Lou Marini needs no introduction to readers of Allegro. A member of Local 802 since 1972, he’s known as a consummate multi-instrumentalist and composer. He might be best known to the public for his work with the Blues Brothers band (including a famous on-screen appearance with Aretha Franklin in the 1980 movie), but he’s also played, recorded or toured with everyone from Aerosmith to Frank Zappa. (A full list of his credits and current projects appears at www.blueloumarini.com.) A true lover of big bands, Marini has also had the honor of performing and arranging with some of his childhood idols such as Thad Jones-Mel Lewis, Stan Kenton and Buddy Rich.
This year, Lou Marini won the AFM Lifetime Achievement Award. “I can think of a lot of other people who deserve lifetime achievement awards, but it still meant a lot to me,” Marini told Allegro. “I don’t like to think about ranking myself. The acknowledgment of my peers is more than sufficient to me. But I have to admit, it was a really lovely moment and very emotional for me.”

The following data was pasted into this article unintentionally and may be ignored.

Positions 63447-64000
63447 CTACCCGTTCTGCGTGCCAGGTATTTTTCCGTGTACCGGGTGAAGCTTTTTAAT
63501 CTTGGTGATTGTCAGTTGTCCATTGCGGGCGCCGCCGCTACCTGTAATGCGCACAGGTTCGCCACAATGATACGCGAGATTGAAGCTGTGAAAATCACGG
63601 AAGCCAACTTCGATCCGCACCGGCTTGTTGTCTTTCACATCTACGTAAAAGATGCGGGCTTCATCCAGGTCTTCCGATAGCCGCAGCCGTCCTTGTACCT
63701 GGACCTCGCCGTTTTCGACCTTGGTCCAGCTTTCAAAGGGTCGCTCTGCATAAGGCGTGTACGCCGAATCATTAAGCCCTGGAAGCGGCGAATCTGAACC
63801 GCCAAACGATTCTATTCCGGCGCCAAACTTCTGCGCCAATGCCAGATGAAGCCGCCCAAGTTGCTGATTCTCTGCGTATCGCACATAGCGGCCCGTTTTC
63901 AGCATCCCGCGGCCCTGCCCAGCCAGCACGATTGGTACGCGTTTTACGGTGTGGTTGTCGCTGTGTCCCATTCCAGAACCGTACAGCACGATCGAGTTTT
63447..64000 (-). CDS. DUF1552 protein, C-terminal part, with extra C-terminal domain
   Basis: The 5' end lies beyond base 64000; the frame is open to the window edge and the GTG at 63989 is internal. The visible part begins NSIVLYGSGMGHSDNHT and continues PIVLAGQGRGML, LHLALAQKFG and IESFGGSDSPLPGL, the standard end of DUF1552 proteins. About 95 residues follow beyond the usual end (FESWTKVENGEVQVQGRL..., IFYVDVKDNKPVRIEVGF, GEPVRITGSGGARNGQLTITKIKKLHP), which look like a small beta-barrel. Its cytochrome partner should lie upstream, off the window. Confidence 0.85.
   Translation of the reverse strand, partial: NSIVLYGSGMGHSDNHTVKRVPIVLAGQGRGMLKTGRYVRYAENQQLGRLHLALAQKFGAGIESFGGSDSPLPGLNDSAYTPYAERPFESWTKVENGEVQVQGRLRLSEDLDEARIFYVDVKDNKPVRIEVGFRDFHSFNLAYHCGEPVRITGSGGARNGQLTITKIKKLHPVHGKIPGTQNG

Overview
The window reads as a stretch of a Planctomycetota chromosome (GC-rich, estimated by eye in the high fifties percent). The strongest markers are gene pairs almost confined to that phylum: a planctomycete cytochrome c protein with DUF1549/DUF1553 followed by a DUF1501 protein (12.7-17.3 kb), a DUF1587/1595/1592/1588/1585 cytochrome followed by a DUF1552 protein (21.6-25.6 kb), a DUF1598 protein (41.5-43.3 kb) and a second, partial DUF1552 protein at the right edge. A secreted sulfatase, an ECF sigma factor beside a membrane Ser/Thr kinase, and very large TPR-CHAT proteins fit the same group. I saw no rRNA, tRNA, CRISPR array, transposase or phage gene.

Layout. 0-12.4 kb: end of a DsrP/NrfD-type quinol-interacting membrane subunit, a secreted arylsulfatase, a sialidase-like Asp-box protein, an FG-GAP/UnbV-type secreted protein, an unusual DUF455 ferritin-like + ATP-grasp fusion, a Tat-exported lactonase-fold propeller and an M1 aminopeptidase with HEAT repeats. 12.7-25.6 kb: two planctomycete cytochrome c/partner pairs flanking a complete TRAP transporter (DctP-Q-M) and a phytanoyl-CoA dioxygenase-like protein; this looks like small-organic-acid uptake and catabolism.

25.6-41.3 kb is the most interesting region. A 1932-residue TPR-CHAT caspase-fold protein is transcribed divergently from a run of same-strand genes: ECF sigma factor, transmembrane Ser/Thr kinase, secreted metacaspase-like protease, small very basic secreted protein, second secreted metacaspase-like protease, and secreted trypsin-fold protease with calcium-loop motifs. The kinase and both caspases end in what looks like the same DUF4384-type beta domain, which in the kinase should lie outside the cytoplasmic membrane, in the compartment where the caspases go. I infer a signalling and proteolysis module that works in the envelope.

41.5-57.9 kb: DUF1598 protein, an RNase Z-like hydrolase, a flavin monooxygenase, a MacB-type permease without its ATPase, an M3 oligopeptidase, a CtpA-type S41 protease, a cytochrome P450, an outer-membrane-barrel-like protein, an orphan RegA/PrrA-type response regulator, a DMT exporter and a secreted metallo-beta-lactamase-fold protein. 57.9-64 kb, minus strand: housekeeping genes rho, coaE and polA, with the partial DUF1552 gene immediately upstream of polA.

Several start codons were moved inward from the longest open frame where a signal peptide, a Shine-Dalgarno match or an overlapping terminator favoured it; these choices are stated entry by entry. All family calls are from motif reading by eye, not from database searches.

Marini also told us that he’s a fierce champion of unions. “When Ronald Reagan busted the air traffic controllers in 1981, that was one of the darkest days in our country,” Marini said. “I think that every union in the United State should have shut down the whole country right then. If we had done that, we wouldn’t be in the deep shit that we’re in now, with the failure of working people to have any kind of bargaining power, and the ability of the far right to demonize unions. It has been a disaster for our country. So let’s fight not only for our union, but for every union.”
Local 802’s Bob Pawlo recently sat down with Lou Marini to hear about his life in music.
Bob Pawlo: How did your incredible journey in music begin?